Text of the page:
Wal-Mart CEO Duke Gets 87% Votes for Board Re-Election

Wal-Mart CEO Mike Duke
Wal-Mart Stores Inc. Chief Executive Officer Mike Duke speaks at the company's annual shareholders meeting in Fayetteville on June 1, 2012. Photographer: Beth Hall/Bloomberg

Almost one-third of Wal-Mart Stores Inc.’s non-Walton-family shareholders voted against Chief Executive Officer Mike Duke and three other board members.

The vote at the June 1 annual meeting followed allegations that executives at the world’s largest retailer bribed Mexican officials and came after several pension funds vowed to oppose the re-election of some or all company directors. The founding Walton family controls about 47 percent of outstanding shares, according to data compiled by Bloomberg.

Duke was re-elected with about 87 percent of votes in favor, the Bentonville, Arkansas-based company said today in a statement. Not counting family shares, Duke got 70 percent of the votes. Former CEO Lee Scott received about 84 percent of votes in favor and Chairman Rob Walton, son of company founder Sam Walton, won about 87 percent of votes. Not counting family shares, Walton got 71 percent of the votes; Scott 64 percent.

“Given the family’s control, the amount of opposing votes is a big number,” Charles Elson, director of the Weinberg Center for Corporate Governance at the University of Delaware, said today in a phone interview. “If there is that much opposition, maybe they need to revisit how the board is comprised.”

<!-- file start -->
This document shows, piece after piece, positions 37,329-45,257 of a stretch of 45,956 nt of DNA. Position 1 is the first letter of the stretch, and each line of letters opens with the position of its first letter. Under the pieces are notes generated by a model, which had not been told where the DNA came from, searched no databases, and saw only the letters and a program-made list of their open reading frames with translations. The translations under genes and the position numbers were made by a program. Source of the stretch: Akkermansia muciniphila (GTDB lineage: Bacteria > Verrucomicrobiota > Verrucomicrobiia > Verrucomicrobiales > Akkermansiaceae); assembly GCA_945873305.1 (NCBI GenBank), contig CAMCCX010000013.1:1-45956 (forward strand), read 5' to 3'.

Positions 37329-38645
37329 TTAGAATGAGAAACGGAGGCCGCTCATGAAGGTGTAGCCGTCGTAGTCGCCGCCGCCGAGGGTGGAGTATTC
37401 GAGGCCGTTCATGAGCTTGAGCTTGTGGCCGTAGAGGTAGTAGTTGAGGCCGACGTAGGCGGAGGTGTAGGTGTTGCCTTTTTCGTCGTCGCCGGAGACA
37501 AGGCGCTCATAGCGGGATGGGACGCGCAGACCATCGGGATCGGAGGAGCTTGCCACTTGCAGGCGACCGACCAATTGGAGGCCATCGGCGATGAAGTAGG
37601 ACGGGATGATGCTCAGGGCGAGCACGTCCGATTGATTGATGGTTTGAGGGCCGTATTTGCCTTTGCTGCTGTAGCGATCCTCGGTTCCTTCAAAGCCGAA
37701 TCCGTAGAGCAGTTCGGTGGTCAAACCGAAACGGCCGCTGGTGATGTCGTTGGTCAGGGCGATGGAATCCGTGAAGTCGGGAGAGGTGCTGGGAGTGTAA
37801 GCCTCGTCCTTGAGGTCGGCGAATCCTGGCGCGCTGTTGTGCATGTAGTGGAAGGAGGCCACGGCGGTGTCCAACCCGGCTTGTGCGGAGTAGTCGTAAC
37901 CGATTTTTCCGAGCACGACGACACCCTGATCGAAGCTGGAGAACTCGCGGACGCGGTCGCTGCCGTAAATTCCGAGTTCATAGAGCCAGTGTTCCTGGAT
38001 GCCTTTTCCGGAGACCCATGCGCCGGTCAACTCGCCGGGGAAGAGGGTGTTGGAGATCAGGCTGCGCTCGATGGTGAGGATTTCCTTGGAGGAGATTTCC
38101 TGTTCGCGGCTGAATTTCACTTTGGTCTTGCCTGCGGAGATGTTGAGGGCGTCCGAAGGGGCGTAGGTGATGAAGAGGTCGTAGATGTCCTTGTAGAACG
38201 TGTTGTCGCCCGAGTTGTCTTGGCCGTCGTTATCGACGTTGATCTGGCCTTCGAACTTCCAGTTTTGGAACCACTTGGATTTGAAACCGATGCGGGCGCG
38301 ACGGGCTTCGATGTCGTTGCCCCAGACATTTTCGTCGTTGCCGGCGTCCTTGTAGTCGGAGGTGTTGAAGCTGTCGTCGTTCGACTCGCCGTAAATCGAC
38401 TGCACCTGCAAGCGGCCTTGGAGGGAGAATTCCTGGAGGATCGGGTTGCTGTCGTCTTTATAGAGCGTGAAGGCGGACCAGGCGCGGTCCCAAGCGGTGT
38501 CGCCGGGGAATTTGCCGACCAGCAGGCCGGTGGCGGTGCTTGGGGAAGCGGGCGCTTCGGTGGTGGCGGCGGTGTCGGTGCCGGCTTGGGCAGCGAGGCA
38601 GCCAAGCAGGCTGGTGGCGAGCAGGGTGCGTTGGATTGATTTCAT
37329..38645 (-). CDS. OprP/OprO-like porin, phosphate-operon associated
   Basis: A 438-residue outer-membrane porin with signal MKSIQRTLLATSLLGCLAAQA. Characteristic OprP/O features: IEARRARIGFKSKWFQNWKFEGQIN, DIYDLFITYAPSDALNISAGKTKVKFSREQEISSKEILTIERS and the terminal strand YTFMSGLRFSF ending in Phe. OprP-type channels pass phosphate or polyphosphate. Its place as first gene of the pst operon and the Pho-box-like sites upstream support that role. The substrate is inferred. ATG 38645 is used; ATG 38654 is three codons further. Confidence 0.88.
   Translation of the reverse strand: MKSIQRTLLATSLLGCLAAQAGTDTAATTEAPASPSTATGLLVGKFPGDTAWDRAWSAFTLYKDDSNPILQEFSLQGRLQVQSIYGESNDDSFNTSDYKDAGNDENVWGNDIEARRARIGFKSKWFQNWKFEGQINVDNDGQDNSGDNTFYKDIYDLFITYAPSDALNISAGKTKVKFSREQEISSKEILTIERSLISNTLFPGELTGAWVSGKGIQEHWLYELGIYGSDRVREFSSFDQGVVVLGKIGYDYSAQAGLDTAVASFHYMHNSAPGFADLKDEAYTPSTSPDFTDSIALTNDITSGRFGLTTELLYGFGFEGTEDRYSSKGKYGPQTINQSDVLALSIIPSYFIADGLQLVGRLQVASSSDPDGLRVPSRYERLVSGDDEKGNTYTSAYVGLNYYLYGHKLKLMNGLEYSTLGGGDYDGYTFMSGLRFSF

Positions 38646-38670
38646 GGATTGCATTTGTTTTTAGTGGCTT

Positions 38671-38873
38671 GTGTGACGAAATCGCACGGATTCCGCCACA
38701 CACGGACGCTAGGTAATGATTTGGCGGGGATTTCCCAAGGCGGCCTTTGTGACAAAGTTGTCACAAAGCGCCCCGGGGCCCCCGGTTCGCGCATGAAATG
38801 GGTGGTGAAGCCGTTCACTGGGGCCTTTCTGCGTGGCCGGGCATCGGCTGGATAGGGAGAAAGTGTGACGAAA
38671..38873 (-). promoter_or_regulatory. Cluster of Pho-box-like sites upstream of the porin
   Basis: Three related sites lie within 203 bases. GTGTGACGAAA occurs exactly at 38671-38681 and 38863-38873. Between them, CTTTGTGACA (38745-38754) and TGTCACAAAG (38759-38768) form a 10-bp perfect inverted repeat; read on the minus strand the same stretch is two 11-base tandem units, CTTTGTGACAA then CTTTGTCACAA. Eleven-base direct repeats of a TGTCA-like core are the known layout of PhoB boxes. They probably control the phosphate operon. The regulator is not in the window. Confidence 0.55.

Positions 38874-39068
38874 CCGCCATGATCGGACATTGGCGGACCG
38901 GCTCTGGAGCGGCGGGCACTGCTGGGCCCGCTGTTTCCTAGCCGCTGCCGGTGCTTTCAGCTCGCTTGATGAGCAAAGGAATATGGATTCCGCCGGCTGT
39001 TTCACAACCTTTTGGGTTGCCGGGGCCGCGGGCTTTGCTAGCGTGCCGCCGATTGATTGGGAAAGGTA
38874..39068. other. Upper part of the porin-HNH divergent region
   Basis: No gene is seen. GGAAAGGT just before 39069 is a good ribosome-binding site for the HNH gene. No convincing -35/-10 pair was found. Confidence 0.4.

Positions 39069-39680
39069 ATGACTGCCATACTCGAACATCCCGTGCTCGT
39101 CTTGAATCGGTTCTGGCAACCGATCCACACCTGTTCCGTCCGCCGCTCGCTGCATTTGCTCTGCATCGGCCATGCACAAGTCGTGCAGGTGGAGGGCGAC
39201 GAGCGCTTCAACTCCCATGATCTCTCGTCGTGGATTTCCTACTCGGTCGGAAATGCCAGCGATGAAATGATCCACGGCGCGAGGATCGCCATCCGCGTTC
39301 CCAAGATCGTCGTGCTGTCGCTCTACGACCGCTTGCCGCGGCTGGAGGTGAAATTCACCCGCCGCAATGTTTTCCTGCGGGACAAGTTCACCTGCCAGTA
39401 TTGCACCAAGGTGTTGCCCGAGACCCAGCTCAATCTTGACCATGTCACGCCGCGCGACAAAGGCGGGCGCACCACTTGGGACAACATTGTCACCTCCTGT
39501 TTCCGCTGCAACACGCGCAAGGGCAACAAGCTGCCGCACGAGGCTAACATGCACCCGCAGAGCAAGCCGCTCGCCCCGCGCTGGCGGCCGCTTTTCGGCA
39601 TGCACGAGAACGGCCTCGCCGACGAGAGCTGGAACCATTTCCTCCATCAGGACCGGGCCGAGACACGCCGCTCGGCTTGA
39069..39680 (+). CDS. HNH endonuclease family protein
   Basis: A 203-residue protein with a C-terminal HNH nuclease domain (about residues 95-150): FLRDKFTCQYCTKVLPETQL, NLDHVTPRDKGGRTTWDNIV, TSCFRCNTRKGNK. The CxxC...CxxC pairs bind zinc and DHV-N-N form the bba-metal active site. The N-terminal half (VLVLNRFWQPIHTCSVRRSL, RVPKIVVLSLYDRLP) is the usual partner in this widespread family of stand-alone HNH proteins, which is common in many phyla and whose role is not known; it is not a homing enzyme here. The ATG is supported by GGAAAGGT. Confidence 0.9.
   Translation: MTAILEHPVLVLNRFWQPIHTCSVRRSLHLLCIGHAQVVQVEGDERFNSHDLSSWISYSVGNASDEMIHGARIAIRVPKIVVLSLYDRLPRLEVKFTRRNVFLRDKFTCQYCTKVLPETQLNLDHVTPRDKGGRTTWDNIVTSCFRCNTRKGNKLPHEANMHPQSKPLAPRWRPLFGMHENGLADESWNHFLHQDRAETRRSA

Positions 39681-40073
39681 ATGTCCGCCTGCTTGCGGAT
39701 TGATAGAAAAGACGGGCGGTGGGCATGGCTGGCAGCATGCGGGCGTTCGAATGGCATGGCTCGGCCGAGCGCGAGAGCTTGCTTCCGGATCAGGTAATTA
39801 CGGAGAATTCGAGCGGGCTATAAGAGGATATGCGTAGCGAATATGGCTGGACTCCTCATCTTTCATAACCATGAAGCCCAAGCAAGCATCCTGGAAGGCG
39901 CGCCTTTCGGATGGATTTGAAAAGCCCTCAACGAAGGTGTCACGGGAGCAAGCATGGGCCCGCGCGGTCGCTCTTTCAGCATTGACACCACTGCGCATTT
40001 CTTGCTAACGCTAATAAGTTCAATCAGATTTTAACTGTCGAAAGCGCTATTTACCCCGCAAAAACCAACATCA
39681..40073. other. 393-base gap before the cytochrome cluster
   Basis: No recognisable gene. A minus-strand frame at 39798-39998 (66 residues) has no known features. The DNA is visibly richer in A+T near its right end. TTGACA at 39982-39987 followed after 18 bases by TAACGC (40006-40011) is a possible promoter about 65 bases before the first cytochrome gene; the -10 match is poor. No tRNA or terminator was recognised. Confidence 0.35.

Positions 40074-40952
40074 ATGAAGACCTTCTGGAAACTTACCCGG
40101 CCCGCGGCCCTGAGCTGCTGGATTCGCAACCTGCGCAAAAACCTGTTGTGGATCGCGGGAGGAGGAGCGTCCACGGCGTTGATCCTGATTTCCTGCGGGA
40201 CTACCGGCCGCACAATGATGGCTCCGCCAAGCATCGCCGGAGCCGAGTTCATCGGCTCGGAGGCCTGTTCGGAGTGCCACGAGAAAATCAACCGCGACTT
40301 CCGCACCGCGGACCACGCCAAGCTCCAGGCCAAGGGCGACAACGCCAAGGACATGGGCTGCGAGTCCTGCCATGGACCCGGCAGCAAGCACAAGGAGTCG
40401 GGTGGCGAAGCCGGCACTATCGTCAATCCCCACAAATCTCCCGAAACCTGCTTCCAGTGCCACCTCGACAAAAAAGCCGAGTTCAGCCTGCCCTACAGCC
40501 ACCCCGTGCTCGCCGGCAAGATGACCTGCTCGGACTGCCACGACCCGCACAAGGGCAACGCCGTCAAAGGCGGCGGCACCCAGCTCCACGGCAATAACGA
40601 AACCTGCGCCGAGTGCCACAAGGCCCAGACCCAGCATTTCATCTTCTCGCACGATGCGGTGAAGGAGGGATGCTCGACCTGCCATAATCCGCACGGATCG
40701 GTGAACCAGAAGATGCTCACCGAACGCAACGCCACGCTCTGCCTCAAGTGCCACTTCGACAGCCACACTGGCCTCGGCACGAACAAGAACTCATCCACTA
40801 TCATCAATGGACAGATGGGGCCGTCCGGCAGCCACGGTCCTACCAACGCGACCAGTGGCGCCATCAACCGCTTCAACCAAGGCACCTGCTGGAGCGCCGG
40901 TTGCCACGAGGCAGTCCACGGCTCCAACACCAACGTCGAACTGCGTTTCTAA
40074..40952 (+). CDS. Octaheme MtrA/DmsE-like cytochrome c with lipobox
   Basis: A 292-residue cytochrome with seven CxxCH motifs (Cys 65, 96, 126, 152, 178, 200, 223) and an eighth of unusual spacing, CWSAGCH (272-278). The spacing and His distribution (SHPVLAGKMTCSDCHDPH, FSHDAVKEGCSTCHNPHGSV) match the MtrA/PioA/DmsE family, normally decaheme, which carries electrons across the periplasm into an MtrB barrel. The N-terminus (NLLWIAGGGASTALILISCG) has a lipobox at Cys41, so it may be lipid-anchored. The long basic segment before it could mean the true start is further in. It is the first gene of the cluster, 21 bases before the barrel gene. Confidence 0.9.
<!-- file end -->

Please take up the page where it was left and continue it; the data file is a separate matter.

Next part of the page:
Last year, Duke, Scott and Rob Walton got more than 99 percent of all votes.

Chris Williams, chairman of the board’s audit committee and responsible for oversight of the internal bribery investigation, was re-elected with 87 percent of all votes and 69 percent of non-family votes.

Wal-Mart rose 0.7 percent to close at $65.99 in New York. The shares have gained 10 percent this year.

New Director

Last week, all 15 directors were re-elected and one new director, Marissa Mayer, who is vice president of Local and Maps for Google Inc., joined the board.

“A substantial majority of our shareholders supported their election,” David Tovar, a Wal-Mart spokesman, said today in an e-mail.

In the weeks leading up to the annual meeting, pension funds in California, Connecticut, Maryland, Massachusetts and New York all cited the company’s handling of the bribery investigation as cause to vote against Duke, Scott, Walton and other directors.

The votes against the directors should send a message to Wal-Mart that its board needs more independent directors, New York City Comptroller John Liu said today in a statement.

“The results are a vote of no confidence that sends a message to Wal-Mart’s entire board, which has ignored our concerns and failed to safeguard the company’s standards of ethical and legal compliance,” Liu said. “It’s up to the board now to restore investor confidence.”

In response, Tovar said that the company will continue its investigation and act once the probe is completed.

“We will do the right thing the right way and we hope people will judge us by our actions after the investigation is concluded,” Tovar said in an email.

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